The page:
That’s the case with Ashley and Samantha Price and Dress Blues, a trio whose history together goes back several years and whose immediate past is terrific: a fresh pair of championships and a reserve at the 2016 Arabian Horse Association Championship Show, held May 18-22 at the Del Mar Fairgrounds.

The gelding was foaled on Memorial Day in the backyard of Molly Jenks, a family friend of the Price sisters and their trainer mom, Debbie Price of Priceless Arabians in ALta Loma. When Molly brought Dress Blues, named in part for her husband, a former U.S. Marine, to Priceless Arabians to present to potential buyers, Ashley was anything but in the market, as she has just lost her own horse after 13 years of riding together. However, “Trooper,” as he would soon be called, turned the ehads of a couple others — namely Debbie and Samantha.

A little wine, a lot of jump

- June 16th, 2016
Wine is for horse-lovers.

Wine is for horse-lovers.

Deb Dawson photo

The Paso Robles Horse Park came to life recently, as two weeks of the 2016 Spring Central California Horse Show Series were filled with trainer and exhibitor parties, complimentary wine tastings — and great competition. John French topped the field of competition in the USHJA International Hunter Derby Presented byCross Creek Farm, and Guy Thomas overcame a tricky course to be the only clear round and take home the blue in the CWD Grand Prix of Paso Robles Presented by Travel Paso.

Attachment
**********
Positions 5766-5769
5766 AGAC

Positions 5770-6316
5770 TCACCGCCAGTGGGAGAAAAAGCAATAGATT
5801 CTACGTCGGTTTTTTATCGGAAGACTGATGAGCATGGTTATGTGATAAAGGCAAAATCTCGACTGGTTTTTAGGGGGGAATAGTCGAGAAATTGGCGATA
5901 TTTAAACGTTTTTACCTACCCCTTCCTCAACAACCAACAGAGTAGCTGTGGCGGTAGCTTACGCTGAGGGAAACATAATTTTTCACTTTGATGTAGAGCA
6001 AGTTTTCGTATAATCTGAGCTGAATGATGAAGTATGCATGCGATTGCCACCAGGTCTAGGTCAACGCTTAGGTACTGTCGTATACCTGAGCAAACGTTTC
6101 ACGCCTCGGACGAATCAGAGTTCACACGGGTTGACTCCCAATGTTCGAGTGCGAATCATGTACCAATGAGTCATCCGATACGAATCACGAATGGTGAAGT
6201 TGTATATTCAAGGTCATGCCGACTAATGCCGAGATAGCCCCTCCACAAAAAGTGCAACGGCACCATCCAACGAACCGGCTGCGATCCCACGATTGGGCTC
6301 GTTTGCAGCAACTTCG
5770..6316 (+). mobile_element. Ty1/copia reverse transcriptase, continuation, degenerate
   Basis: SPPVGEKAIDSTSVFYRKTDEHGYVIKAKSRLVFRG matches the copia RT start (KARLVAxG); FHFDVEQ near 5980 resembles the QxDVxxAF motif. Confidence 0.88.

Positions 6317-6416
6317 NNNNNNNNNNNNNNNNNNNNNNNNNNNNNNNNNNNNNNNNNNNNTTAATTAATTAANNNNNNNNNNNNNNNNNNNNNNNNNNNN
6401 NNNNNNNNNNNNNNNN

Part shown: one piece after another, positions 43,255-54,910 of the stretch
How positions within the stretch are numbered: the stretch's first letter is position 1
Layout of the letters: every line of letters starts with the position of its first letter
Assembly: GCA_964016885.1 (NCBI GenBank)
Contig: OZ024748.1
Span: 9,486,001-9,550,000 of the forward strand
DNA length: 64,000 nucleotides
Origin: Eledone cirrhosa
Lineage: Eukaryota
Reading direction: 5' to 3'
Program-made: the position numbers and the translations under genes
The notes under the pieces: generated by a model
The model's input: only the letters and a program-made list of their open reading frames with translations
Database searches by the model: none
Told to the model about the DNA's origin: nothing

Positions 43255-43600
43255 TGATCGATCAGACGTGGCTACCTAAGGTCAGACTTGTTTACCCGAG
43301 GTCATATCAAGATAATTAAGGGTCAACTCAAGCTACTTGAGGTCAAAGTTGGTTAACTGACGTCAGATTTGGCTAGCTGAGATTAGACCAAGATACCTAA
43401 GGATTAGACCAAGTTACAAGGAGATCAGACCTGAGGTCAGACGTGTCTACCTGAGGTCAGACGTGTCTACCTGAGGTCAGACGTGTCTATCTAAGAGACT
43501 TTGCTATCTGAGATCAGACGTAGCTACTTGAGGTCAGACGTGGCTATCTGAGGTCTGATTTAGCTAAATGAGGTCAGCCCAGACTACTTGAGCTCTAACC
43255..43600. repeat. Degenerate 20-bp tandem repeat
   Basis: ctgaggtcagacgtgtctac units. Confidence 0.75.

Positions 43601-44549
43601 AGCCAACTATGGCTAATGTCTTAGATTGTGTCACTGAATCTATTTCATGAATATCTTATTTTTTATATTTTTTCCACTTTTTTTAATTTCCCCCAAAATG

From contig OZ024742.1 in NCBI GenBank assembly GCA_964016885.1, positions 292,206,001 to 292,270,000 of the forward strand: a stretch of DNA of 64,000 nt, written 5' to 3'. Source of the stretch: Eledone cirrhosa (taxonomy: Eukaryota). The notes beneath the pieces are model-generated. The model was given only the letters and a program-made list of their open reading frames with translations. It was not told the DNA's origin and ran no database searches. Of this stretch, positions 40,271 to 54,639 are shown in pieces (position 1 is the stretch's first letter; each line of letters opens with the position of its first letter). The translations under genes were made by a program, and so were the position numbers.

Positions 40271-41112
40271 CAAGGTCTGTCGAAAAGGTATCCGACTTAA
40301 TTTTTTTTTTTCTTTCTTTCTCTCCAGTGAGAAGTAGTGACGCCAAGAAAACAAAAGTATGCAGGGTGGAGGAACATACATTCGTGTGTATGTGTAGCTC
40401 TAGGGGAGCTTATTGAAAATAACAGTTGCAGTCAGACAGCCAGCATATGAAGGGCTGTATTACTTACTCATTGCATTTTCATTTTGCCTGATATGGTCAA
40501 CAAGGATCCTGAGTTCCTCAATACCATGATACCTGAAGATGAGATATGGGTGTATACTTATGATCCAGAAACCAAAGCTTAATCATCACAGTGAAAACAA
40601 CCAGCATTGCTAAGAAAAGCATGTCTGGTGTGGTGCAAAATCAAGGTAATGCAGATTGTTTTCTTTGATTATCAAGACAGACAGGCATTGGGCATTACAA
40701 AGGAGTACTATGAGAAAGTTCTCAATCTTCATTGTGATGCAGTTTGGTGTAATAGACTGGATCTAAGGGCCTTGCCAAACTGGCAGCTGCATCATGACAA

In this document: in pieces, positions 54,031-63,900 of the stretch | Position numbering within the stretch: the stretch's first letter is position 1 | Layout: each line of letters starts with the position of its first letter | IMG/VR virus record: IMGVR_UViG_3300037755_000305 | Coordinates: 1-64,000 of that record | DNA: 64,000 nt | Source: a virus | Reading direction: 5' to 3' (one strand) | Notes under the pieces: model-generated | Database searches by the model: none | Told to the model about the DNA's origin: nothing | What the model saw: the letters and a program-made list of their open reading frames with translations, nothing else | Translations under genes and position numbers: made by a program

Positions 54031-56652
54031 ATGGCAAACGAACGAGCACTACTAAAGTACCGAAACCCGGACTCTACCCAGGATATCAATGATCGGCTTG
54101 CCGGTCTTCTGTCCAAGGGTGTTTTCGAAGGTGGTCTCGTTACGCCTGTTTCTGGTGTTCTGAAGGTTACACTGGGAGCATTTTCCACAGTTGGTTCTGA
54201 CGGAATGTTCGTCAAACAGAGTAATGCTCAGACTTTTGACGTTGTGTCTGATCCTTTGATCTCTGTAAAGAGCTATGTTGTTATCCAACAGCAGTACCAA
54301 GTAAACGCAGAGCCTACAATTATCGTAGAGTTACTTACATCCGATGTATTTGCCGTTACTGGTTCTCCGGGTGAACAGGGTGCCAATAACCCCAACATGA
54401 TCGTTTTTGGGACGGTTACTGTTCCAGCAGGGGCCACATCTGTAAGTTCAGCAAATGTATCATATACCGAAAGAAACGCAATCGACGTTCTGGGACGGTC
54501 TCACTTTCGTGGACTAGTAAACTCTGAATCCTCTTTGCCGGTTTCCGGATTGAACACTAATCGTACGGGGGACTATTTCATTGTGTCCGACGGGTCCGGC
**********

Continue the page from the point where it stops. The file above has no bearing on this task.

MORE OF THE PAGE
“Congratulations to everyone on a successful two weeks of competition,” said Adrienne Karazissis of West Palms Events. “Thank you to all our sponsors, trainers, competitors, owners and spectators for supporting the Central California Horse Show Series! Don’t forget to join us this Summer in Huntington Beach!”

Wild Cards

4-year-old futurities,non-pro action enliven newest Brumley reining